Step outside for a minute and feel that cold weather. It's so chilly, the air sneaks down your throat and freezes out your stomach before the coffee can get inside. It's that wind chill that can make it all bad. Almost as bad as the St. Louis Cardinals offense the last two years.
Before I get into the hard-pressed, freshly-squeezed orange juice portion of this post-where I dazzle you with stats and semi-aged knowledge, let me inform you of the team OPS over the past few years.
2019: . 737
It doesn't take a doctor to see that this team is in serious need of an offensive boost. Something to break up the chain of soft bat attacks that has plagued this team half a decade. The Cardinals are a far cry from that home run-slugging club from four years ago, currently unable to move runners over and score them from third base. If the end of world rested on the Cardinals collecting a few timely hits, we might be in trouble.
Million Dollar Question (or $9 million): Will Eddie Rosario make that better?
Of course he can. A college slugger named Brock Petersen would give the lineup hope at the moment. Rosario's hard contact rate isn't where you'd like for a guy with three seasons of 24 or more home runs collected. Rosario has spent the last six years in Minnesota, where hitting home runs isn't a popular notion. Last year, Busch Stadium ranked 16th in home runs hit-per-game at 0.965. Minnesota's Target Field came in 24th at 0.821. Rosario found a way to hit 32 home runs there in 2019. 13 in the shortened 2020 season.
He's durable, hits for power, and plays multiple positions. The last part is a good thing, because he's not very good defensively. Left field is the only place where he won't cost the team runs in the field, as he saved the Twins three runs out there in 2020. Overall, he's not a stellar fielder, but that's not what you are acquiring Rosario for.
St. Louis would acquire Rosario for his bat, not the fact that he won't be sprawling out making catches in the outfield. Rosario hits lefties pretty well, collecting a batting average of .290 and .281 respectively over the past two years off southpaws. That's something the Cardinals are in desperate need of someone who can produce. Rosario batted .364 in high leverage spots in 2019, so he can get a clutch base knock when needed.
When I look at him, I see an outfielder version of Jedd Gyorko. Rosario is a decent signing, not a savior. This is what the fanbase can mistake a player for, just because they aren't Albert Pujols. Rosario isn't going to rescue the team. He will provide a few more wins, some punch in the lineup, and has a very affordable year left on his current deal. The Twins are cutting him for the same reason the Cardinals didn't pick up Kolten Wong's option: pandemic budgeting. Simple as that.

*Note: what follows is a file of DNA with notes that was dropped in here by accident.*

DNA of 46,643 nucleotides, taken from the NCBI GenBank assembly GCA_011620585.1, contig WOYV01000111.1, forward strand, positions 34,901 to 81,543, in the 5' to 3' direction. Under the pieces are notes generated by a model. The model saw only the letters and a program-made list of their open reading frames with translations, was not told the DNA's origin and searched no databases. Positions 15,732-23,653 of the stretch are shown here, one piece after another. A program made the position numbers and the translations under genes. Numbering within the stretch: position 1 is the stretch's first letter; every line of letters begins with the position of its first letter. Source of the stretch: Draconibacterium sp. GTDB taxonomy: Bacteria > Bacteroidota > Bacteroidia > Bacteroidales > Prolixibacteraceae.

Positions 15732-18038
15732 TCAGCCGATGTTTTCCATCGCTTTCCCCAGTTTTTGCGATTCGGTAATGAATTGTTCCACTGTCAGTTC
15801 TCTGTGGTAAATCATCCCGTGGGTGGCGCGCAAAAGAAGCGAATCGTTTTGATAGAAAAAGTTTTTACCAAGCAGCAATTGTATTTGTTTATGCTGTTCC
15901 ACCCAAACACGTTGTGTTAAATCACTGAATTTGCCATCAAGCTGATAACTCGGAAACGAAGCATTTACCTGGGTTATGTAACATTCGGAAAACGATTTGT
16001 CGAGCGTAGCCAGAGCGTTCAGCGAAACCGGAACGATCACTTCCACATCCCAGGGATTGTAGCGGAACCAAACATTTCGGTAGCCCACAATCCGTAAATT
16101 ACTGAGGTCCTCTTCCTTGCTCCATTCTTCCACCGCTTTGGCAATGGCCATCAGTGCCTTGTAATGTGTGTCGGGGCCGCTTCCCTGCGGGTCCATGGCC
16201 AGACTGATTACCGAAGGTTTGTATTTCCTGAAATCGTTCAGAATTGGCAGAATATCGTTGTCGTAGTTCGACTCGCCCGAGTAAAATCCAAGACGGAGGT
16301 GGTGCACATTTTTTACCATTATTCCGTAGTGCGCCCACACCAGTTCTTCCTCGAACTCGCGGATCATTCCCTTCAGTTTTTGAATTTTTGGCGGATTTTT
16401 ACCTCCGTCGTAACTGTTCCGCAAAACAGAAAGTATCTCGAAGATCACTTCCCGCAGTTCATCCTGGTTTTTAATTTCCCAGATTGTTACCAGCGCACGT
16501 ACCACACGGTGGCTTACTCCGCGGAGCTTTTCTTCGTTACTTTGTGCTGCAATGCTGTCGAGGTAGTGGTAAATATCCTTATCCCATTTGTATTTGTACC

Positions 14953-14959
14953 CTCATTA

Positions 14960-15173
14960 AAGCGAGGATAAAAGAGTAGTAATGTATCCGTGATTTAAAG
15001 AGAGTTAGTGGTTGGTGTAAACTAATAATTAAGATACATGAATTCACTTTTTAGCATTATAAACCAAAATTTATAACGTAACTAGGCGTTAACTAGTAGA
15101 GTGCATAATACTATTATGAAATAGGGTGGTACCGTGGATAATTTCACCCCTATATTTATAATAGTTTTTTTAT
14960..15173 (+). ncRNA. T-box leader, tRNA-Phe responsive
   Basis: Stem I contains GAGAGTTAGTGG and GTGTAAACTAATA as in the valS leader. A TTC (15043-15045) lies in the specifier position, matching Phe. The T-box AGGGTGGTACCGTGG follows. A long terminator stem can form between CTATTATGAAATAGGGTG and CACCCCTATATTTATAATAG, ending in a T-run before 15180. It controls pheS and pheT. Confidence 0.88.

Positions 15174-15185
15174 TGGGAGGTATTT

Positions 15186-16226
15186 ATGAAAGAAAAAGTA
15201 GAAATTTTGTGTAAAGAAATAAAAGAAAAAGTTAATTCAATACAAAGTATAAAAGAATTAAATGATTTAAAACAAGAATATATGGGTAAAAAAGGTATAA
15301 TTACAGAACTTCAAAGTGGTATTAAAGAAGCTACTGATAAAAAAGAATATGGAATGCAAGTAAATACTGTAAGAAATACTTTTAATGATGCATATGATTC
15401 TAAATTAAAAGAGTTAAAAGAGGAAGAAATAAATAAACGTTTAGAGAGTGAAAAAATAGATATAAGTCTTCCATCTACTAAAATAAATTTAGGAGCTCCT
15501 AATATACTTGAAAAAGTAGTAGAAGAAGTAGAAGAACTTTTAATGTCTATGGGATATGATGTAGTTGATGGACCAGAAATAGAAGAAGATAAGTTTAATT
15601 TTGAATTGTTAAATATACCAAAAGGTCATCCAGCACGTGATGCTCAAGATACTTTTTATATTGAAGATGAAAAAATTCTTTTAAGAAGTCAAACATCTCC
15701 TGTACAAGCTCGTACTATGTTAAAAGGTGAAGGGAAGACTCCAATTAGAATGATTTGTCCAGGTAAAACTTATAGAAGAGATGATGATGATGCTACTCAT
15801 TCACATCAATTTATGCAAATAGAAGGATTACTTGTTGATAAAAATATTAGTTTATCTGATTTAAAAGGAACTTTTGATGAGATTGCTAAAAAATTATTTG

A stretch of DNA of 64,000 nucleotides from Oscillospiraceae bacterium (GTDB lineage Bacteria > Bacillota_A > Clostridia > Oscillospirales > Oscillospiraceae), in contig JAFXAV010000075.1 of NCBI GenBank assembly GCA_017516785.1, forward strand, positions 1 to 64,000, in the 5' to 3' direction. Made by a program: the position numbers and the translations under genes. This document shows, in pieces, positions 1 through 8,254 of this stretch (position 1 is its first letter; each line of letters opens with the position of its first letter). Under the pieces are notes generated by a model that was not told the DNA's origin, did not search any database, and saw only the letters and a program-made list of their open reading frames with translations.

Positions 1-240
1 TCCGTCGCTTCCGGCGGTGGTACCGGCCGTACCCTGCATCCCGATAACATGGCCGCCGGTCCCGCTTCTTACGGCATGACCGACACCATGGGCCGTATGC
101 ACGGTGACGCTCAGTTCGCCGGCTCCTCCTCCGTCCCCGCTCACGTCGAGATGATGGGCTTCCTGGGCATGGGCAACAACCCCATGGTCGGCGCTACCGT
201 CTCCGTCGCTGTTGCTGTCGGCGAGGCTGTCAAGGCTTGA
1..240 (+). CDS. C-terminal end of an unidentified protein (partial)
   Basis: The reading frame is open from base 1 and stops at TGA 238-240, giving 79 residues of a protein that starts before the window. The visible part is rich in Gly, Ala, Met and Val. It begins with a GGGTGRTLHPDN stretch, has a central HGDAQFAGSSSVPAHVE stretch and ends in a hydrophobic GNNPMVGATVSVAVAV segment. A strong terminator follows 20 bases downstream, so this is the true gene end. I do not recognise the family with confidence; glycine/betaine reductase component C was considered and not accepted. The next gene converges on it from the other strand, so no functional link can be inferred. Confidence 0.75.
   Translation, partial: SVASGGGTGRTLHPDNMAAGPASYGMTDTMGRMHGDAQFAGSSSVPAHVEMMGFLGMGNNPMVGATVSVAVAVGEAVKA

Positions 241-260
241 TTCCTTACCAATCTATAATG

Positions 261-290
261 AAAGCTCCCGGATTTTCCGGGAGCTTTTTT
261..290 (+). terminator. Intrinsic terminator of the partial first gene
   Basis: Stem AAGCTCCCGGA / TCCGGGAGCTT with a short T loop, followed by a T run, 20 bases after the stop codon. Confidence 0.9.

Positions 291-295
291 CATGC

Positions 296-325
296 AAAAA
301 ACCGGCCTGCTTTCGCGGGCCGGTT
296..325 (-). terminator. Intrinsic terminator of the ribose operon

Things get dicey when fans expect a guy to hit cleanup, collect constant walk-offs, give Paul DeJong rest, make Yadier Molina hit lower in the lineup, solve world hunger, and teach people how to merge onto the highway. It's not happening here, but Rosario can hit. He can be what Tyler O'Neill is desperately trying to be, minus the Gold Glove from 2020. Rosario, at least for a season, can move Harrison Bader into a fourth outfielder role, and keep pressure on Dexter Fowler all the while Dylan Carlson is playing every day.
Devil's Advocate Time...
But don't worry, the Cardinals won't do this. The waiver tag expires in a couple hours, and it will pass. As much as I like Rosario, he is that player the team picks up expecting that to be their main movement towards improvement, hanging their head on passing an OPS sobriety test when prompted. He may come here and contribute a 2.2 WAR, hit 22 home runs, and walk about 21 times. If Mike Shildt is hellbent on starting Bader and Fowler, Rosario may take at-bats away from Carlson, which would be bad for business.
Rosario turns 30 in September, which translate to the land of the ability dropping off like a hot air balloon struggling to seal up a hole. At least that's what natural law would tell you about an athlete meeting the 30 year old mark. What if he's like Brandon Moss, delivering a stiff breeze to cardboard cutouts in the lower level? What if he's a dud, and the Cardinals still finish a few games over .500.
Bottom Line: Rosario can hit. Home runs, doubles, and power. The defense isn't there, but the ability to hit in high leverage spots and off lefties is sweetener. But the Twins couldn't find a taker, and the clock is ticking. Would it be better to have O'Neill battle Lane Thomas for that fourth outfielder spot than spending $9 million on Rosario? There's a good argument there.
Should the Cardinals acquire Eddie Rosario? Yes and no. Yes, because he can hit as well as any current outfielder on the roster, and he's cheap. No, because he doesn't move the needle more than a few wins, and costs more than the team was willing to offer Wong in a three year deal. There's a chance he could cost the team's top prospect at-bats as well.
At the end of the day, he's worth a look but not worth getting into a chat room mosh pit over.
Take it or leave it, that's all I have to say.